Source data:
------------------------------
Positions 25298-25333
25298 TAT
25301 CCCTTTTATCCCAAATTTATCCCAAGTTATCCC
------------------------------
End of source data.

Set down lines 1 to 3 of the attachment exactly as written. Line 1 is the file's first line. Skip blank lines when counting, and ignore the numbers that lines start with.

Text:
Positions 25298-25333
25298 TAT
25301 CCCTTTTATCCCAAATTTATCCCAAGTTATCCC